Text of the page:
But since I mentioned orthopedics, I want to share that one of my daughters broke her arm about a week before we were going on a Disney Cruise Line cruise. For a tropical beach getaway, it seemed devastating. However, there are Gore-tex liners for casts, which can get wet (perfect for the pool and showers), but for sandy beaches? You have to keep the sand out, so a waterproof "sleeve" that seals the casted area is necessary. With these things in place, my daughter was able to swim and snorkel…and we got over-the-elbow gloves for her to wear on formal night!
I should mention that Disney parks have very nice and helpful First-Aid facilities, which can provide pain relievers, bandages, and even a place to lie down if you’re not feeling well. And if something seriously goes wrong in the parks, the cast members will get medical help very quickly.
The Disney theme parks have First-Aid stations, like this one at Disneyland. Registered nurses provide first-aid services and even offer a small selection of over-the-counter medications for children and adults. Photo by Adrienne Vincent-Phoenix.
Chris Salata, also known as GusMan, is a Disney-inspired author and photographer, and loves to help people get the most out of their Disney vacation. Chris writes:
I will be the first to admit that I am super paranoid when it comes to the final days before leaving for a Disney trip. My biggest fear is that someone in the family will fall ill or be exposed to something rather contagious, risking our ability to enjoy our vacation. I am fully aware that there is not a lot a person can do in most cases, but we had our share of illness while at the parks. When this happens, it's a matter of knowing what to do and of course, remaining calm.
In many cases, pre-trip illness prevention is a huge step in making sure that some virus does not make an unwanted appearance while at the parks. Of course, this means the usual healthy habits of staying away from people who are sick, washing hands regularly, eating healthy, and getting enough rest. If you think you or one of your little ones are coming down with something before your trip, do what you cant to visit your doctor or pediatrician. Let them know your concerns and they may determine if you should take extra precautions or even prescribe some sort of preventative medication.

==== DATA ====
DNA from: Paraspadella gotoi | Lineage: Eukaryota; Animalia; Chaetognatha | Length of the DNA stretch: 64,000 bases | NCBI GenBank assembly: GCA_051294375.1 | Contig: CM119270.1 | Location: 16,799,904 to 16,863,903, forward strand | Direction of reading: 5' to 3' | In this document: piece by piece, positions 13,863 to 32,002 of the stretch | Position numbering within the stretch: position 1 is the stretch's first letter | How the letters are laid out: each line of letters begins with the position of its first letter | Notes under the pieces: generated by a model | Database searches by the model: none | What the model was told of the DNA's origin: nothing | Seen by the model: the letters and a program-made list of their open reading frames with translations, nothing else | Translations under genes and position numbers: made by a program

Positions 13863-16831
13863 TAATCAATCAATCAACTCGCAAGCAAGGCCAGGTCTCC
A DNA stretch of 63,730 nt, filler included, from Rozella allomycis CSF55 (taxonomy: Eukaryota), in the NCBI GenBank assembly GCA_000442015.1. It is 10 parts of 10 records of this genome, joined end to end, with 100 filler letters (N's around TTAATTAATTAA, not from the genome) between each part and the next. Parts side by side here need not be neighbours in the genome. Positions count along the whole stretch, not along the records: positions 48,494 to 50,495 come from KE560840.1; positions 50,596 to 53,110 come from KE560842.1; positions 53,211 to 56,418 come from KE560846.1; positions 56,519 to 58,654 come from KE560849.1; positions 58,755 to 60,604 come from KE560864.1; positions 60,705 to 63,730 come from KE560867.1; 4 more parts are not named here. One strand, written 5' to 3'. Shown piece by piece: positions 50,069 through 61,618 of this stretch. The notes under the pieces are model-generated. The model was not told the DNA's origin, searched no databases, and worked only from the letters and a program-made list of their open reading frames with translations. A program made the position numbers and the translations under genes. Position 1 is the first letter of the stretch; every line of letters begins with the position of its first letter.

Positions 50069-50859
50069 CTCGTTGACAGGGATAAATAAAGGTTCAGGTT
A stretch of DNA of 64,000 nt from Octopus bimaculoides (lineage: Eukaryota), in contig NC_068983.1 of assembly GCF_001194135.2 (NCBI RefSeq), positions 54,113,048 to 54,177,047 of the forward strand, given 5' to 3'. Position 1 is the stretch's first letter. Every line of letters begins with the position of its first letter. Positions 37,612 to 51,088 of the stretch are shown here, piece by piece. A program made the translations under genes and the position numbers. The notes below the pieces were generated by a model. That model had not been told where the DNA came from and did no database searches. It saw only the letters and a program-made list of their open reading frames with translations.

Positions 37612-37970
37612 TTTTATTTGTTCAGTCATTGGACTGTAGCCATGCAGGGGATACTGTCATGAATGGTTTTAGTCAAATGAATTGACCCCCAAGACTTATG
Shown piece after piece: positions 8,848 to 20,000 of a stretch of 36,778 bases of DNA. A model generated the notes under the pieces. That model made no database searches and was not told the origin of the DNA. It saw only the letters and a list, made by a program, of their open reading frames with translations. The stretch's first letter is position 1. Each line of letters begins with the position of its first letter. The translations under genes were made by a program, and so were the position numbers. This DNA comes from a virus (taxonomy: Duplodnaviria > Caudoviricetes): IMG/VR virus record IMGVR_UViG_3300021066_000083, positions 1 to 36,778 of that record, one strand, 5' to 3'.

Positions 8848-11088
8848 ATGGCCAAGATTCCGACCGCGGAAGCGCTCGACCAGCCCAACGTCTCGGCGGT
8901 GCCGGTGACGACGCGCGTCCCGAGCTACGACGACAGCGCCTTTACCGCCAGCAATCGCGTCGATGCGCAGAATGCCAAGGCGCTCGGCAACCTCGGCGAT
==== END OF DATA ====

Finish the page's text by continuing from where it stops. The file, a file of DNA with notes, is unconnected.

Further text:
If your little ones seem to be coming down with something, it would be best to talk with them away from the crowds to see if it is something significant or something as simple as eating one too many churros. Sometimes, a simple break away from the crowds can help a lot. If needed, there are first aid stations at each of the parks and they are staffed with some of the nicest people you will ever meet during what could be a stressful time. They can take your child's temperature, give a sample of an over-the-counter medication or even ask a few additional questions to see if a trip to the clinic is in order.